Howard Bragman on the PR Value of the New LinkedIn ‘Influencers’


One of this week’s more intriguing stories is LinkedIn’s decision to allow more writers and thinkers to self-publish long-form pieces and follow others who aren’t in their networks. As part of this update, the network will also expand the ranks of its “Influencers.”

In a post on the announcement, head of content products Ryan Roslansky went so far as to call the new LinkedIn “The Definitive Professional Publishing Platform“, and the forum’s PR team has some stats to back up that claim:

  • There are more than 277 million LinkedIn members worldwide—and they work in more than 149 different fields
  • On average, an Influencer post is viewed by 31,000 professionals, gets more than 250 likes and 80 comments

To get some perspective on what this move means for the industry, we spoke to top PR “Influencer” Howard Bragman of Fifteen Minutes, who’s been in the news quite a bit lately thanks, in part, to his work with a certain football player.

The most important question: how does one become an “Influencer”, and how does the position work?

“They reached out to me and said, ‘Do you want to be an influencer? We have people like Barack Obama, Richard Branson and Deepak Chopra.’ I was like ‘You want me?’ I certainly have visibility; I’m on TV a lot and I’m sure they noticed that.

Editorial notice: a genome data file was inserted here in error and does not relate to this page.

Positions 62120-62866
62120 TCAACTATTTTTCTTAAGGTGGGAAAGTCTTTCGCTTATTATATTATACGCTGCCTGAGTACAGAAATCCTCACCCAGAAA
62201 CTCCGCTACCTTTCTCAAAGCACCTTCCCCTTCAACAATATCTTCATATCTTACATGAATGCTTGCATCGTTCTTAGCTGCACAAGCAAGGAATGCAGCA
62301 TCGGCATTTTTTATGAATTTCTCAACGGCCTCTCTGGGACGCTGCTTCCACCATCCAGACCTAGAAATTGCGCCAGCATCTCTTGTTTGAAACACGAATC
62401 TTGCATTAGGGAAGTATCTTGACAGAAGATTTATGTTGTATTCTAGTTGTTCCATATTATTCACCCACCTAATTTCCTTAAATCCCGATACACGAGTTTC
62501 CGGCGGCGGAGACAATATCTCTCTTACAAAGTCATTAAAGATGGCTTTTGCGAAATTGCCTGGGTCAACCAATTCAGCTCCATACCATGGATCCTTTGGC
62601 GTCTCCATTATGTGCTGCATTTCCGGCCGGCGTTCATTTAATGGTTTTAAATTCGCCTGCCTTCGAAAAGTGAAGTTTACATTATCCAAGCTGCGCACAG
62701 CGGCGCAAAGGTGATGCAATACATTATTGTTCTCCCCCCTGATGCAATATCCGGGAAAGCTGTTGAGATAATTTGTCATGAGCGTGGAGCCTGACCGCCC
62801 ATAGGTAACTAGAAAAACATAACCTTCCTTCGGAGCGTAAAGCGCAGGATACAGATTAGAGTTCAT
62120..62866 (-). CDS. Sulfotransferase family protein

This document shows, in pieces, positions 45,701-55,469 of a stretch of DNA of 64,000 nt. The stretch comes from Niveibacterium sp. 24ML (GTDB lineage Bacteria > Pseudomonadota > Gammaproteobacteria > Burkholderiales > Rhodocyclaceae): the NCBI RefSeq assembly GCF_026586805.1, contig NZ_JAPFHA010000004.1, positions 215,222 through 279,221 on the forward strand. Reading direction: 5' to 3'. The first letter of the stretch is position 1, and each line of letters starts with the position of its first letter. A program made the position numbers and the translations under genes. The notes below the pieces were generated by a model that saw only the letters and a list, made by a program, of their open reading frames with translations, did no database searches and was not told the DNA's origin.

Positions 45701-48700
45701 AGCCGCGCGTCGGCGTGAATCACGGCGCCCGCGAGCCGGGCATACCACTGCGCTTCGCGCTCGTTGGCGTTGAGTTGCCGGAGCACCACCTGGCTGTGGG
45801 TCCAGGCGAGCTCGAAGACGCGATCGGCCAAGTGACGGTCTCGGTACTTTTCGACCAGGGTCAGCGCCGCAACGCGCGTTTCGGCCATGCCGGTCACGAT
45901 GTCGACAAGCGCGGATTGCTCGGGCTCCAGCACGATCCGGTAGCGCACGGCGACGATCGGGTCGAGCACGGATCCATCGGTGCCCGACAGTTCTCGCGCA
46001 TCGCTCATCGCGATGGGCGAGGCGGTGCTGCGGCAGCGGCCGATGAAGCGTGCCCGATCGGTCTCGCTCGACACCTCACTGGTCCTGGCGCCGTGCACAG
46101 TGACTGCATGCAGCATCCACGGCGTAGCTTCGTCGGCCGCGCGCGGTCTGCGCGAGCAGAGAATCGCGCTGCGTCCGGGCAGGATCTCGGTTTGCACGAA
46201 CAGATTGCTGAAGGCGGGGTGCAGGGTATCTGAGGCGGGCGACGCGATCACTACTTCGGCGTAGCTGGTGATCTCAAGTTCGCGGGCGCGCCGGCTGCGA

It’s been a great experience. I’ve been an ‘Influencer’ for about a year, I do a post every couple of months, and they don’t rush me or anything.”

What about the editorial process? 

“I send each draft to them ahead of time and get comments, but most of the time it’s relatively minor. Sometimes they’ll suggest ‘how about post on this’, and if it interests me I will, but the posts are what I want to talk about.”

Have you scored media placements or otherwise expanded your reach thanks to your Influencer pieces?

“I get more followers on LinkedIn, Twitter and Facebook; it’s the social media circle.

Some of my posts on hot topics like Paula Deen and Michael Sam have been picked up by other publications, but honestly I’m happy if it stays on LinkedIn, because I don’t have many forums to write longer pieces. I love HuffPo, but they’re so content rich that sometimes your posts don’t get the visibility. At LinkedIn they’re very aggressive about supporting you.

They get it; they offer my posts to media outlets, etc. When I proposed a Michael Sam post, the email back read ‘Absolutely.’

The value is greater for my clients, though. So many times on Facebook and Twitter it’s hard to find a person, but on LinkedIn it’s the opposite—these are real people and real communicators.”

As an Influencer, though, you have a guaranteed forum.

“Exactly. That’s the new world, where you don’t necessarily need a journalist to share your point of view. I’m one of those guys who straddles the line between journalism and PR anyway.”

What suggestions do you have for posting content on LinkedIn?

“I try to consider my audience and offer broader lessons for business. In the case of Michael Sam, it was a more ‘business-y’ story, and it worked well.”

It’s true that most LinkedIn posters won’t have the reach or influence of a Howard Bragman, but that’s the very reason they chose him as an Influencer in the first place. At the same time, the new self-publishing and follow features do allow less prominent personalities to become their own mini-Influencers.

You’ll probably have to contact LinkedIn PR if you’d like your client to be the next Suze Orman. (And you might want to start with DKC.)

@PatrickCoffee Patrick Coffee is a senior editor for Adweek.